By profession Kone is a, development Chartered Accountant (SA) with more than 20 years working experience, spanning over the financial services sector and development finance. After graduating from Rhodes University and University of Natal, she commenced her career with articles at the audit firm Moores Rowland in Cape Town, following this with a secondment at their New York office gaining valuable international exposure to the US auditing environment. On completion of articles she worked at various banks including Standard Corporate and Merchant Bank (now Standard Bank CIB), JP Morgan and Nedbank, gaining experience in credit risk management and investment analysis. She also gained exposure to private equity management through her time at Safika Holdings.
With a passion for development, Kone spent five years heading up the Nedbank Foundation, the primary CSI arm of the Nedbank Group. During this time, she had the opportunity to drive the CSI strategy of the bank which mainly aimed to make the group a catalyst for upliftment in our communities, with a major emphasis being placed on sustainability.
Following her time at Nedbank, Kone expanded her development finance experience when she joined the Land Bank as the Chief Risk Officer in 2015. While her primary responsibilities related to the identification, mitigation and management of all risks for the bank, Kone also emerged as quite a dynamic leader for the bank, capable of being deployed to various other areas including Acting Company Secretary, Acting Chief Financial Officer and Acting Chief Executive Officer. Through her career, Kone has developed a broad range of technical expertise and strong leadership qualities. Not only does she have a holistic understanding of the risk and governance issues impacting organisations, she is committed to good governance, active stakeholder management and leading with integrity.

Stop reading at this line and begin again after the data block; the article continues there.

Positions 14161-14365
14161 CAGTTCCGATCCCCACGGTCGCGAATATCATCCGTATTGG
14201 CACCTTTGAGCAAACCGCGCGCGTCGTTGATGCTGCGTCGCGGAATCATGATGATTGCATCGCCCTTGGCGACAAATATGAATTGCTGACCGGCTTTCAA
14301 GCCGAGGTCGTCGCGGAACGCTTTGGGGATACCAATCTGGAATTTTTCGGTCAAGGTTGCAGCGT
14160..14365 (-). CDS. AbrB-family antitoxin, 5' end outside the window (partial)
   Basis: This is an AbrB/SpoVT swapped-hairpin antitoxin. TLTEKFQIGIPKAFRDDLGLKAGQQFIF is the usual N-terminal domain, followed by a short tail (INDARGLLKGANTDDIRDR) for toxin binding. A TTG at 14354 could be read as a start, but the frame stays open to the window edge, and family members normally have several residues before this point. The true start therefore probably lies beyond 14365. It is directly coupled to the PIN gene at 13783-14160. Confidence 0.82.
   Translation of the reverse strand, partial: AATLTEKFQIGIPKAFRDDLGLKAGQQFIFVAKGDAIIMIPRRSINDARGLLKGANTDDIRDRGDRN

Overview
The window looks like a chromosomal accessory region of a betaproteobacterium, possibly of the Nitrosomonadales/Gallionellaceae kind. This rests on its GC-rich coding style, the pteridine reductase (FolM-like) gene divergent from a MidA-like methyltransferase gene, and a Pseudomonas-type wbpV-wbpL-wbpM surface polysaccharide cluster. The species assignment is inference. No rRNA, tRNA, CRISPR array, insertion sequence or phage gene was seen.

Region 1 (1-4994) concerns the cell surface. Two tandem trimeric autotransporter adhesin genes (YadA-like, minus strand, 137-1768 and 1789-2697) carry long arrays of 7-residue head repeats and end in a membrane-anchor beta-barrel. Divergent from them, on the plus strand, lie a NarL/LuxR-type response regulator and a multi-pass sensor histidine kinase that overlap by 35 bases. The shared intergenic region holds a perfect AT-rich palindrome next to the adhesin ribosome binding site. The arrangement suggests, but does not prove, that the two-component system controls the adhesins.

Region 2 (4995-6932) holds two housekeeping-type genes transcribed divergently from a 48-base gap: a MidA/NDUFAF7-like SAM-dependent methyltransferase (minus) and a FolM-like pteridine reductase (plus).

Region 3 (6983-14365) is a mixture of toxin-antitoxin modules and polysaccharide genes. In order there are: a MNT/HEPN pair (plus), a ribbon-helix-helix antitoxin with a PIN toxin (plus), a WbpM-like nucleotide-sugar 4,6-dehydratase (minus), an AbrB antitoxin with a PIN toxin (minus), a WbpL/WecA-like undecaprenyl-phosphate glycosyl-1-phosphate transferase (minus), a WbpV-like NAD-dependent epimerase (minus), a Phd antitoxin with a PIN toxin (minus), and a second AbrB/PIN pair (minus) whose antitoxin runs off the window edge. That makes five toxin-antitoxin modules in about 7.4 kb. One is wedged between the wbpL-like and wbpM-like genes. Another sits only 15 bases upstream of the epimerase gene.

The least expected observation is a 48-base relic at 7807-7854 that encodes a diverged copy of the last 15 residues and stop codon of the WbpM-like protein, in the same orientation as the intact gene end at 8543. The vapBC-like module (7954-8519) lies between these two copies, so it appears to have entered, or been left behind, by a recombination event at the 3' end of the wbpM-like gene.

Kone’s vision is to be an active participant in shaping a better future for generations to come, particularly contributing towards better social cohesion and community development.
Kone has participated in a number of functional and management related leadership training as part of her professional development. She is a fellow of the African Leadership Initiative (ALI), which is part of the Aspen Global Leadership Network. In 2014, she received the Emerging Old Rhodian Award from her Alma Mater Rhodes University. This award is aimed at honouring young Rhodes University Alumni who have excelled early in their career and shown potential for continued success. She is also a non-executive board member for several organisations and is a council member of the University of Johannesburg Council Member.
The Nelson Mandela Children’s Fund (the Fund) and the Nelson Mandela Children’s Hospital (NMCH) join the global community in mourning the untimely loss of Shaun Johnson, the founding Executive Director, of our sister legacy organisation, The Mandela Rhodes Foundation.